For a proper understanding of your health, you must know how you stand compared to the normal, healthy condition. For instance, when the nurse tells you your blood pressure is "150 over 95", what does this mean; is it normal? Or if your blood sugar is 145 mg/dL, are you diabetic? Here are some paragraphs about the most common normal numbers you should know - blood pressure, blood cholesterol (and other lipids), blood sugar, and CRP levels.

Blood Pressure
Two numbers are used to describe blood pressure:
> Systolic. The systolic pressure (the higher and first number) measures the force that blood exerts on the artery walls as the heart contracts to pump out the blood.
> Diastolic. The diastolic pressure (the lower and second number) is the measurement of force as the heart relaxes to allow the blood to flow into the heart.
Blood pressure is measured in millimeters of mercury (mm Hg). A blood pressure reading is written like this: 120/80 mm Hg, where 120 is the systolic, and 80 is the diastolic blood pressure. Blood pressures are now categorized as normal, prehypertension, hypertension stage 1, or hypertension stage 2. The categories are defined in this table:

Systolic BP (mm Hg)
Diastolic BP (mm Hg)
below 120
below 80
120 - 139
80 - 89
Hypertension Stage 1
140 -159
90 - 99
Hypertension Stage 2
160 and above
100 and above

Blood Lipids, Including Cholesterol
Lipoproteins are protein spheres that transport cholesterol, triglyceride, or other lipid molecules through the bloodstream. Most of the information about the effects of cholesterol and triglyceride actually concerns lipoproteins. The cholesterol-carrying lipoproteins are commonly referred to as cholesterol. They comprise the low density lipoproteins (LDL), often called the "bad" cholesterol, and the high-density lipoproteins (HDL), referred to as the "good" cholesterol. The triglyceride-carrying lipoproteins are intermediate in density, and together with very-low density proteins, carry triglycerides.
> Desirable total cholesterol: below 200 mg/dL (5.17 mmol/L)
> Optimal LDL ('bad') cholesterol: below 100 mg/dL (2.6 mmol/L)
> Optimal HDL ('good') cholesterol: over 60 mg/dL (1.56 mmol/L)
> Normal triglyceride: below 150 mg/dL (1.7 mmol/L)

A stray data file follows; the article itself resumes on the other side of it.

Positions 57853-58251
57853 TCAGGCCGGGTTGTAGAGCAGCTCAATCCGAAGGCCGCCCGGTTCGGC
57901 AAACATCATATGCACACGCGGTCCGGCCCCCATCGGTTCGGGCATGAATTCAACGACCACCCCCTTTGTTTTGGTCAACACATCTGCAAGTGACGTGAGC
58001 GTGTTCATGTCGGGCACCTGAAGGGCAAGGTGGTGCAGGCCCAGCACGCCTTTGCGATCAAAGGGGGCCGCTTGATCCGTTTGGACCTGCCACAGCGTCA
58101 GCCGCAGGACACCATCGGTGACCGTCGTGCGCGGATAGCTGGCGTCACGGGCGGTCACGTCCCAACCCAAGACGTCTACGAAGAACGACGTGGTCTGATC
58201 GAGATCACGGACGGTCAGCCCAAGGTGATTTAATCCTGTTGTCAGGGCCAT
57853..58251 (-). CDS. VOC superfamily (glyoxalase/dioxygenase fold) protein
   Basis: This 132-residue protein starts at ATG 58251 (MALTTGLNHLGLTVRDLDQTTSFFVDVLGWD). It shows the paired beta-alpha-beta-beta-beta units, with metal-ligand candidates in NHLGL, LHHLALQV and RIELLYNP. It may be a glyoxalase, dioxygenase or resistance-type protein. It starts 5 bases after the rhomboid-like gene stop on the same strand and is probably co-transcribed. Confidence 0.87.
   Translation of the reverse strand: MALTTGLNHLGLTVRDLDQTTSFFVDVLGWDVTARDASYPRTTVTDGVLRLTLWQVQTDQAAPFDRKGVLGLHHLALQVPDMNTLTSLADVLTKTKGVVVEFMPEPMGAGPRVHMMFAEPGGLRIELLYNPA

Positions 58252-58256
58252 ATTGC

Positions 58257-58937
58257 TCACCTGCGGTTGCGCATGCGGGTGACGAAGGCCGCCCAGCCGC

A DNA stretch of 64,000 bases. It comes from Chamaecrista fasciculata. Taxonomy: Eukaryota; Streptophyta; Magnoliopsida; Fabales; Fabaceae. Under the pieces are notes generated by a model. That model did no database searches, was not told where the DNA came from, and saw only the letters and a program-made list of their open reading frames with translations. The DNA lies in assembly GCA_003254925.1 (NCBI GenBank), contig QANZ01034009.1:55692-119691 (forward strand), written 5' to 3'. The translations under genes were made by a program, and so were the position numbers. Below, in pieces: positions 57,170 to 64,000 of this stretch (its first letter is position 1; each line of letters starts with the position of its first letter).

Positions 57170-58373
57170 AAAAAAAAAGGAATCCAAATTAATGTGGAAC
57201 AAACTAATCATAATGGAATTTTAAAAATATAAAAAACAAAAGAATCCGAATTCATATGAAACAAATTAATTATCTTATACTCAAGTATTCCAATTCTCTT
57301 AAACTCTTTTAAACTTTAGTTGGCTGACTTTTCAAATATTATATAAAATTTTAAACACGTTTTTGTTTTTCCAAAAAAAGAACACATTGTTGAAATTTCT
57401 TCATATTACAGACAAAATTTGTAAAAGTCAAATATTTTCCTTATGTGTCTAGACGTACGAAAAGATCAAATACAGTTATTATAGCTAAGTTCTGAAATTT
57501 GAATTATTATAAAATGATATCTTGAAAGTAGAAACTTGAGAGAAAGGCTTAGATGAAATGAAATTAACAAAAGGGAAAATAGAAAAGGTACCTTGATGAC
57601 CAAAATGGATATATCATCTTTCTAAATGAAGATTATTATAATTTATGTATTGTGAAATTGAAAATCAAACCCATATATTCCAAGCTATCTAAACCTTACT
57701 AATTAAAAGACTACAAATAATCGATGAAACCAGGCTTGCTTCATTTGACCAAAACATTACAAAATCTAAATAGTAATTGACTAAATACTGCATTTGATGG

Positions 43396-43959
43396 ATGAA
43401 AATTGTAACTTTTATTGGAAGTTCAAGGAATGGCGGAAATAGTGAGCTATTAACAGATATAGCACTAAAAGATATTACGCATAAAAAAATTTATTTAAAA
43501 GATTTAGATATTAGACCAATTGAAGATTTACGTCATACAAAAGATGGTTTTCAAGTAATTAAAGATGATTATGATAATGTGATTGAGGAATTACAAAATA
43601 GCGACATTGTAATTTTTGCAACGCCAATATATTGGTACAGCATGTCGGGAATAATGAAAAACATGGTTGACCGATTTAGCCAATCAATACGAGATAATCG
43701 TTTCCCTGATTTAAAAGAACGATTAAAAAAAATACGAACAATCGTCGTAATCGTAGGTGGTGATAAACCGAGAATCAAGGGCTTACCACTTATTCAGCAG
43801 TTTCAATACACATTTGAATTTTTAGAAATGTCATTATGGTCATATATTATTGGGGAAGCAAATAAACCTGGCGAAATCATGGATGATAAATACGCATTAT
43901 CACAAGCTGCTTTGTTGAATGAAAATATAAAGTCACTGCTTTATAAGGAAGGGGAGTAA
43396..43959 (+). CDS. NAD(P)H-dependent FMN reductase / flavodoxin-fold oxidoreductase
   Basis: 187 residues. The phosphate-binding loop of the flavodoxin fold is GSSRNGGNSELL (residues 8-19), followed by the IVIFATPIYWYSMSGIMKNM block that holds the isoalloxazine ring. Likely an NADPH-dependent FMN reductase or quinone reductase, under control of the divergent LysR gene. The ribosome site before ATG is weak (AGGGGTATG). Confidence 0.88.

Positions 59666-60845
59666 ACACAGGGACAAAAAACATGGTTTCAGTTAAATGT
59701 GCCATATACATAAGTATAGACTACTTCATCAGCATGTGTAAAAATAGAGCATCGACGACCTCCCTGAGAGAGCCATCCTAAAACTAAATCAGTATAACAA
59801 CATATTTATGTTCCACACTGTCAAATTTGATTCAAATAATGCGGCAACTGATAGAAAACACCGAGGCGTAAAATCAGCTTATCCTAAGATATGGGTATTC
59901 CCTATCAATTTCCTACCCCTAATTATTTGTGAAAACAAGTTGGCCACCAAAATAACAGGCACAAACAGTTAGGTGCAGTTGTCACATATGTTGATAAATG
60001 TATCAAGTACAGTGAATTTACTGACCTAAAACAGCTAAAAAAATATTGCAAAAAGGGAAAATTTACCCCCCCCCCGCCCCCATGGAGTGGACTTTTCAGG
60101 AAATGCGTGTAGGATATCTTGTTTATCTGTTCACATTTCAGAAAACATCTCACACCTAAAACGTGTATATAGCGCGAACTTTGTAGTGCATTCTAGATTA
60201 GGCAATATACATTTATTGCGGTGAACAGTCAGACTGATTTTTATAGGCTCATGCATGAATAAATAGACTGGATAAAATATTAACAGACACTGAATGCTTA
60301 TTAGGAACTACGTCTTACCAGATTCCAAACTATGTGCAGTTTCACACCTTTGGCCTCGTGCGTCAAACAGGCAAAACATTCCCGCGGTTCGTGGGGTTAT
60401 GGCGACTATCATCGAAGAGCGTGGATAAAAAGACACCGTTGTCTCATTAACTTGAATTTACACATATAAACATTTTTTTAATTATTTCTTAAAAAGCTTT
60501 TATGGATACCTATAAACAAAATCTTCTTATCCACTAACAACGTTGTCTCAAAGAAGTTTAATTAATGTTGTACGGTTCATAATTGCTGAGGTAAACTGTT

Dividing the total cholesterol by the HDL cholesterol levels gives a Total/HDL ratio: The ideal ratio is 3.5 or below. A ratio of 4.5 carries an average risk for cardiovascular disease.

Blood Sugar Levels
Fasting Plasma Glucose: The American Diabetes Association has recommended the sole use of the fasting plasma glucose (FPG) test. It is a simple blood test taken after eight hours of fasting. In general, results indicate the following:
> FPG levels are considered normal up to 110 mg/dl (or 6.1 mmol/L).
> Levels between 110 and 125 (6.1 to 6.9 mmol/L) are referred to as impaired fasting glucose. They are only slightly above normal, but are considered to be risk factors for diabetes type 2 and its complications.
> Diabetes is diagnosed when FPG levels are 126 mg/dl (7.0 mmol/L) or higher on two different days.
Glucose Tolerance Test: A glucose tolerance test uses the following procedure: First, an FPG test is done. A blood test is then taken two hours later after drinking a special glucose solution:
> In people without diabetes, blood sugar increases modestly after drinking the glucose beverage and decreases after two hours.
> In diabetes, the initial increase is significant and the level remains high, 200 mg/dL (11.1 mmol/L) or more.
> Measurements that fall between 140 and 200 mg/dL (7.8 to 11.1 mmol/L) put a person at risk for diabetes and are referred to as impaired glucose tolerance.
Glycosylated Hemoglobin: This test examines blood levels of glycosylated (or glycated) hemoglobin, also known as hemoglobin A1c (HbA1c). Measuring glycated hemoglobin is useful for determining the severity of diabetes. The test is not affected by food intake so it can be taken at any time. In general, measurements suggest the following:
> Normal HbA1c levels should be below 7%.
> A level of 8% indicates diabetes, in 98% of cases.
> Levels above 11% indicate poor control of carbohydrates.

Source: Disease Digests: High Blood Pressure, Cholesterol, and Diabetes Type 2